For other uses, see Emotion (disambiguation). ... This is a list of emotions. ... For other uses, see Acceptance (disambiguation). ... For the change in vowel and consonant quality in Celtic languages, see Affection (linguistics). ... Alertness is the the process of paying close and continuous attention. ... Look up ambivalence in Wiktionary, the free dictionary. ... This article is about the emotion. ... For other uses, see Angst (disambiguation). ... Annoyance is an unpleasant mental state that is characterized by such effects as irritation and distraction from ones conscious thinking. ... Anticipation is an emotion involving pleasure (and sometimes anxiety) in considering some expected or longed-for good event, or irritation at having to wait. ... Anxiety is a physiological state characterized by cognitive, somatic, emotional, and behavioral components[1]. These components combine to create the feelings that we typically recognize as anger and known as fear, apprehension, or worry. ... This article does not cite any references or sources. ... Resentment is an emotion, from ressentiment, a French word, meaning malice, anger, being rancorous. The English word has the sense of feeling bitter. ... Boring and Bored redirect here. ... Wikipedia does not yet have an article with this exact name. ... Compassion is best described as an understanding of the emotional state of another; not to be confused with empathy. ... For other uses, see Contempt (disambiguation). ... This page is a candidate to be moved to Wiktionary. ... Severe confusion of a degree considered pathological usually refers to loss of orientation (ability to place oneself correctly in the world by time, location, and personal identity), and often memory (ability to correctly recall previous events or learn new materal). ... This article does not cite any references or sources. ... Look up desire in Wiktionary, the free dictionary. ... For other uses, see Depression. ... Disappointment is the emotion felt when a strongly held expectation of something desired is not met. ... A woman showing disgust. ... This article is about the mental state. ... This article is about informal use of the term. ... Embarrassment is an unpleasant emotional state experienced upon having a socially or professionally unacceptable act or condition witnessed by or revealed to others. ... Not to be confused with Pity, Sympathy, or Compassion. ... For other uses, see Emptiness (disambiguation). ... Enthusiasm (Greek: enthousiasmos) originally meant inspiration or possession by a divine afflatus or by the presence of a God. ... For other uses, see Envy (disambiguation). ... This article is about a feeling, for other meanings see epiphany (disambiguation). ... Euphoria (Greek ) is a medically recognized emotional state related to happiness. ... Fanaticism is an emotion of being filled with excessive, uncritical zeal, particularly for an extreme religious or political cause, or with an obsessive enthusiasm for a pastime or hobby. ... For other uses, see Fear (disambiguation). ... This article does not cite any references or sources. ... Gratification is the positive emotional response (happiness) to a fulfillment of desire. ... For other uses, see Gratitude (disambiguation). ... It has been suggested that Anticipatory Grief be merged into this article or section. ... This article is about the emotion. ... For other uses, see Happiness (disambiguation). ... For other uses, see Hate (disambiguation). ... Homesickness is generally described as a feeling of longing for ones familiar surroundings. ... For other uses, see Hope (disambiguation). ... Look up despair in Wiktionary, the free dictionary. ... Horror is the feeling of revulsion that usually occurs after something frightening is seen, heard, or otherwise experienced. ... Etymology: Late Latin humiliatus, past participle of humiliare, from Latin humilis low. ... Hysteria is a diagnostic label applied to a state of mind, one of unmanageable fear or emotional excesses. ... Inspiration in artistic composition refers to an irrational and unconscious burst of creativity. ... Jealous redirects here. ... Look up kindness in Wiktionary, the free dictionary. ... Look up Limerence in Wiktionary, the free dictionary. ... Loneliness is an emotional state in which a person experiences a powerful feeling of emptiness and isolation. ... For other uses, see Love (disambiguation). ... A demon sating his lust in a 13th century manuscript Lust is any intense desire or craving for self gratification and excitement. ... Melancholy redirects here. ... Panic is the primal urge to run and hide in the face of imminent danger. ... Patience, engraving by Hans Sebald Beham, 1540 Wikiquote has a collection of quotations related to: patience Patience is the ability to endure waiting, delay, or provocation without becoming annoyed or upset, or to persevere calmly when faced with difficulties. ... Not to be confused with Empathy, Sympathy, or Compassion. ... This article is about the emotion. ... Rage, tacuinum sanitatis casanatensis (XIV century) Rage, in psychiatry, is a mental state that is one extreme of the intensity spectrum of anger. ... Regret is an intelligent (and/or emotional) dislike for personal past acts and behaviors. ... People feel remorse when reflecting on their actions that they believe are wrong. ... To meet Wikipedias quality standards, this article or section may require cleanup. ... Righteous indignation is an emotion one feels when one gets angry over perceived mistreatment, insult, or malice. ... Sadness is a mood that displays feeling of disadvantage and loss. ... Look up Schadenfreude in Wiktionary, the free dictionary. ... This article includes a list of works cited or a list of external links, but its sources remain unclear because it lacks in-text citations. ... For other uses, see Shame (disambiguation). ... In humans, shyness is the feeling of apprehension or lack of confidence experienced in regard to social association with others, e. ... ... Suffering, or pain in this sense,[1] is a basic affective experience of unpleasantness and aversion associated with harm or threat of harm in an individual. ... For other uses, see Surprise. ...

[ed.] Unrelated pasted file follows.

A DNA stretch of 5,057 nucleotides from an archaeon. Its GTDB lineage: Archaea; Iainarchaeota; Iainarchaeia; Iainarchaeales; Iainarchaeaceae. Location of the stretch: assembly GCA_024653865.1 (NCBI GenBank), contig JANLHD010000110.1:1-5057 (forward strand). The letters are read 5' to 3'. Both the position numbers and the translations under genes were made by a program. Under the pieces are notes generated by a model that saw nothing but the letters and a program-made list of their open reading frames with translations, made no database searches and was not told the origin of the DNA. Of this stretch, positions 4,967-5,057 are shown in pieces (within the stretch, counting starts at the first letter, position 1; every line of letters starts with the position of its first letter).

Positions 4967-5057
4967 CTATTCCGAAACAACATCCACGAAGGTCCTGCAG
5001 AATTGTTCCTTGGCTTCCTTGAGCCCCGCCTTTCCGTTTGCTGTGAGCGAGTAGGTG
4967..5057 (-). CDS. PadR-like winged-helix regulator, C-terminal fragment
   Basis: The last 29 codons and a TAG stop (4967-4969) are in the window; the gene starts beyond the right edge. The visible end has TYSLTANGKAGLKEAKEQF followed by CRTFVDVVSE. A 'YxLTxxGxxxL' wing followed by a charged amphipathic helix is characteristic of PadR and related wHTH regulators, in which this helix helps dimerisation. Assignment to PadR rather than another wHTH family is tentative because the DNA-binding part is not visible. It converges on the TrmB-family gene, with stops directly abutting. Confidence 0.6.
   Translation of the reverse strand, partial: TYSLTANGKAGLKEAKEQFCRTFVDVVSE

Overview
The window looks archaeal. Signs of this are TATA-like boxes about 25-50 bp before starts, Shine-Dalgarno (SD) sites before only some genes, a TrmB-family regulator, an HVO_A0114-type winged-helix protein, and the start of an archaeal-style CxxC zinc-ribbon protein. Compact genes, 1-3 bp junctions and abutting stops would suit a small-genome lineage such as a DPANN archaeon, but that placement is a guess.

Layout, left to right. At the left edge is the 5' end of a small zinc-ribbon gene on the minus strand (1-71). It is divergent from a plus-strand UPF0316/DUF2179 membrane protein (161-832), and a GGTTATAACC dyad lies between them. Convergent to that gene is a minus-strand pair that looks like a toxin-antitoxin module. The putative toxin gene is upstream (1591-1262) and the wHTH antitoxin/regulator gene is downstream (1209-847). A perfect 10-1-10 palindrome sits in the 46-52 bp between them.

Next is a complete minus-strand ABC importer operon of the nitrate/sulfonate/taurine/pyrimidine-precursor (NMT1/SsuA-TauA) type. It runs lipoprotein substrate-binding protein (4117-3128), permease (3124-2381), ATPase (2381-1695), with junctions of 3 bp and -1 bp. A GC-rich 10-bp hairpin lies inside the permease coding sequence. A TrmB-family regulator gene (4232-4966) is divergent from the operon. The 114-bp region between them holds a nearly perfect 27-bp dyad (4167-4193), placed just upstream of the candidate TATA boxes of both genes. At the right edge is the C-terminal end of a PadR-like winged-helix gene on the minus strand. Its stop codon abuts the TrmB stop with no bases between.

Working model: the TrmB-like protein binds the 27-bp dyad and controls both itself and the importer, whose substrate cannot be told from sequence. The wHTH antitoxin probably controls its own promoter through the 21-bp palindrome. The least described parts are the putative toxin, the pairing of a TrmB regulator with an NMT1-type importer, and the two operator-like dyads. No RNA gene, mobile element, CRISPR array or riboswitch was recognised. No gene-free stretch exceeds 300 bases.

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A Diffusion/Contagion Model of Interracial Hostility (765 words)
The extent to which those opportunities are used to express hostility (transmission).
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Direct participation in hostilities (755 words)
Direct participation in hostilities by civilians entails loss of immunity from attack during the time of such participation and may also subject them, upon capture, to penal prosecution under the domestic law of the detaining state.
Notwithstanding the divergences regarding the precise confines of direct participation, any interpretation of this notion should be narrow enough to protect civilians and maintain the meaning of the principle of distinction, while broad enough to meet the legitimate need of the armed forces to effectively respond to violence by non-combatants.
Even though it is not a violation of IHL for a civilian to fight for his or her country, the lack of combatant or prisoner of war status implies that civilians directly participating in hostilities may be prosecuted under domestic law for their acts regardless of whether or not they violated IHL.